the providencia of May 7, fixing the time within which the
demand must be formulated, and the
subsequent providencia enlarging the period, from neither of
which providencias had any appeal or other remedy been
attempted by Doa Francisca. But going back to what may
be called the fundamental question of the right of the court to
fix a definite term within which the declarative action must be
instituted, we are of opinion that such right clearly existed,
and that the providencia of May 7 was in exact conformity
with the procedure prescribed by article 1071 of the Ley de
Enjuiciamiento Civil. It might be claimed with much reason
that if the parties interested in the partition of the estate
failed to agree on that made by the auditor, either should be
allowed to institute a declarative action against the other for
the purpose of settling the dispute within such time as he
might think proper, the property remaining in the meantime
undivided, were it not that the law in language of
unmistakable import prescribes a different rule of procedure.
Article 1071 of the Ley de Enjuiciamiento Civil is as follows:
"If no agreement is had, the procedure prescribed for
declarative actions, according to the amount involved, shall
be followed, and the delivery of the papers shall be first
made to the parties who first requested delivery to them of
the partition report as provided in article 1067." Article 1067
is as follows: "If the interested parties, or any of them,
request, within eight days, that the record of the proceedings
and the report on partition be delivered to them for
examination, the judge shall order said delivery for a period
of fifteen days to each person making such request." The law
does not treat the partition proceedings as terminated by the
failure of the parties to agree, but provides that "the case"
shall in that event "be given the procedure of the declarative
action" and goes on to designate the party who is to take the
initiative in the pleadings, a provision utterly irreconcilable
with the idea that it is optional for either party to commence
the proceeding at his pleasure. And it then proceeds by
reference to article 1067 to fix the time within which the
proceeding is to be instituted. The petitioner had the benefit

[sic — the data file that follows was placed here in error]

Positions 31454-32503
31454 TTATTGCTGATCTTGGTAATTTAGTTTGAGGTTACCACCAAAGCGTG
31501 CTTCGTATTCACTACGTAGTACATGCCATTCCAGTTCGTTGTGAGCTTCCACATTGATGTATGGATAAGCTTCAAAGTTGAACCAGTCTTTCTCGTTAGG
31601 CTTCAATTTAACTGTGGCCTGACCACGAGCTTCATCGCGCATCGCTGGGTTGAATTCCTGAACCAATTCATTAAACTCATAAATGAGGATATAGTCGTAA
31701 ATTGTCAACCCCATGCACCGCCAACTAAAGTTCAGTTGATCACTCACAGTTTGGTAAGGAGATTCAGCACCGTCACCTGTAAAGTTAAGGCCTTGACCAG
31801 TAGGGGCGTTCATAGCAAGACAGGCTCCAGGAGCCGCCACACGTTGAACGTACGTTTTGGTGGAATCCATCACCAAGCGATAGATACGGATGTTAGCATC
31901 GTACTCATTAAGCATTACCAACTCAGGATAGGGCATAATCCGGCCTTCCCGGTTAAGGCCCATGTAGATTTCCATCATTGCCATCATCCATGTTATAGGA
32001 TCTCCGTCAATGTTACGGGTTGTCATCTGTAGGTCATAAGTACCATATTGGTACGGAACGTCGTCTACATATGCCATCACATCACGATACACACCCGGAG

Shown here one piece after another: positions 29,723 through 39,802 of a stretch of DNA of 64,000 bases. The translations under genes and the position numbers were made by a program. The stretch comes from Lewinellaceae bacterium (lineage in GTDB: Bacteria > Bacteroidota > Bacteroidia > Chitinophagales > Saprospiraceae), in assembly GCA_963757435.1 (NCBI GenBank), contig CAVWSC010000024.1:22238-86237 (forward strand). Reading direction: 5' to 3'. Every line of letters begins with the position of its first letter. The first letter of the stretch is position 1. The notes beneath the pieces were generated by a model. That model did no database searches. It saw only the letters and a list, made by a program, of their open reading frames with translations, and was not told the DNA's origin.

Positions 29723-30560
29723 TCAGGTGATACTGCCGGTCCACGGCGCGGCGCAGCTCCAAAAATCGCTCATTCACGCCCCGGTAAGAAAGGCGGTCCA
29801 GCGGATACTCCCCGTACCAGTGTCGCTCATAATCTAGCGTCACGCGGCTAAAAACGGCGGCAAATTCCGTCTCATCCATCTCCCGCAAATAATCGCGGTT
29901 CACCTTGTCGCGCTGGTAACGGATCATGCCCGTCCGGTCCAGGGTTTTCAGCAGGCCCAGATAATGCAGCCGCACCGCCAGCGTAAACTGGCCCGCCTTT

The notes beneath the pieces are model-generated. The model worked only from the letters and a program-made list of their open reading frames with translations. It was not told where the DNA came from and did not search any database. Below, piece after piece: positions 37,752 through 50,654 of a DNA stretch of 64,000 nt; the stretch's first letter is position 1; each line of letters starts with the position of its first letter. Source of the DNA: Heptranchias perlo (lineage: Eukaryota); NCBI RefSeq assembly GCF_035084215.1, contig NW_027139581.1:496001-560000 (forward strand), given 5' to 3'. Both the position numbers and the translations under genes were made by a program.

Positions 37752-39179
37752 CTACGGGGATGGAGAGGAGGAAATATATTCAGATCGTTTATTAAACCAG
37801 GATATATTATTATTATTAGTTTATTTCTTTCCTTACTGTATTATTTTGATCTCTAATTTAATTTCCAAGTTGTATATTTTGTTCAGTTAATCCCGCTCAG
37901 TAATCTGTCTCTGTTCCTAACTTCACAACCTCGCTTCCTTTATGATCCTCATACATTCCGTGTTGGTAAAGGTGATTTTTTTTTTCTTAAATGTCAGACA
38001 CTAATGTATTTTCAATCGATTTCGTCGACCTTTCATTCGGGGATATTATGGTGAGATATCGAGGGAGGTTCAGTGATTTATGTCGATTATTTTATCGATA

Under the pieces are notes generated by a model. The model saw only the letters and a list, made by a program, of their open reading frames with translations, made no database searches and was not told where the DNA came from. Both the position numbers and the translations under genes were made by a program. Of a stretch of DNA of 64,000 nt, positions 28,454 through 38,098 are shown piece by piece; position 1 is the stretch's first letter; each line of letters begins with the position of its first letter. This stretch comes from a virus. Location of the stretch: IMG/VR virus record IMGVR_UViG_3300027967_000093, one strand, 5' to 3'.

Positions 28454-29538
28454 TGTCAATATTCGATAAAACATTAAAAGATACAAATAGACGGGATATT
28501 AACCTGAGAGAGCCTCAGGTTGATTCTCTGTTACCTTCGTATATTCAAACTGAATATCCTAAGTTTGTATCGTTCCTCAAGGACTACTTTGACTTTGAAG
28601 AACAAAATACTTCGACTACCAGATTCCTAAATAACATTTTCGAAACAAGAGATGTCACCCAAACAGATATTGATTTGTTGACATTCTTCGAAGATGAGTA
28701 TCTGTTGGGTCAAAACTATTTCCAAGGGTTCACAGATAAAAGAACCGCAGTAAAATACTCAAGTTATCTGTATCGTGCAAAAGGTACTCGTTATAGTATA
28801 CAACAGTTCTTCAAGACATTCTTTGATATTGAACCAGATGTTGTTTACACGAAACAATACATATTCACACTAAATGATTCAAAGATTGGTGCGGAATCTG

of that period and was accorded besides an extension of
seven days, and has consequently had all the rights to which
she was strictly entitled under the law and something more.
She has, we think, no just ground to complain that she has
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been deprived of any substantial right either by her own
mistake or that of the court below, in any possible view in
which the facts of the case may be regarded.
What has been said with reference to the petition disposes
also of the question involved in the appeal. If Doa Francisca
had, as we think must be the case, lost her right to institute
the declarative action, there was no other course for the
court to take except to approve the partition proceedings,
unless there was some defect which vitiated them, and none
has been pointed out. It was suggested in the argument that
the report of the auditor umpire was of prior date to that of
the auditor nominated by Don Jose, and it was claimed that
this rendered the proceedings defective. An examination of
the record shows that the report of the auditor nominated by
Don Jose was dated March 24 and filed March 29, and that
of the auditor umpire was dated March 28 and filed March
29. The contention of counsel on this point is therefore not
supported by the facts.
The result is that the petition must be denied and the
judgment appealed from affirmed, with costs to the appealing
party both as to the petition and the appeal. So ordered.
MANZANO v SANCHEZ
A.M. No. MTJ-00-1329, March 8, 2001

FIRST DIVISION
[A.M. No. MTJ-00-1329. March 8, 2001]
HERMINIA BORJA-MANZANO, petitioner, vs. JUDGE
ROQUE R. SANCHEZ, MTC, Infanta,
Pangasinan, respondent.
R E S O L U T I O N
DAVIDE, JR., C.J .:
The solemnization of a marriage between two
contracting parties who were both bound by a prior existing
marriage is the bone of contention of the instant complaint
against respondent Judge Roque R. Sanchez, Municipal
Trial Court, Infanta, Pangasinan. For this act, complainant
Herminia Borja-Manzano charges respondent Judge with
gross ignorance of the law in a sworn Complaint-Affidavit
filed with the Office of the Court Administrator on 12 May
1999.
Complainant avers that she was the lawful wife of the
late David Manzano, having been married to him on 21 May
1966 in San Gabriel Archangel Parish, Araneta Avenue,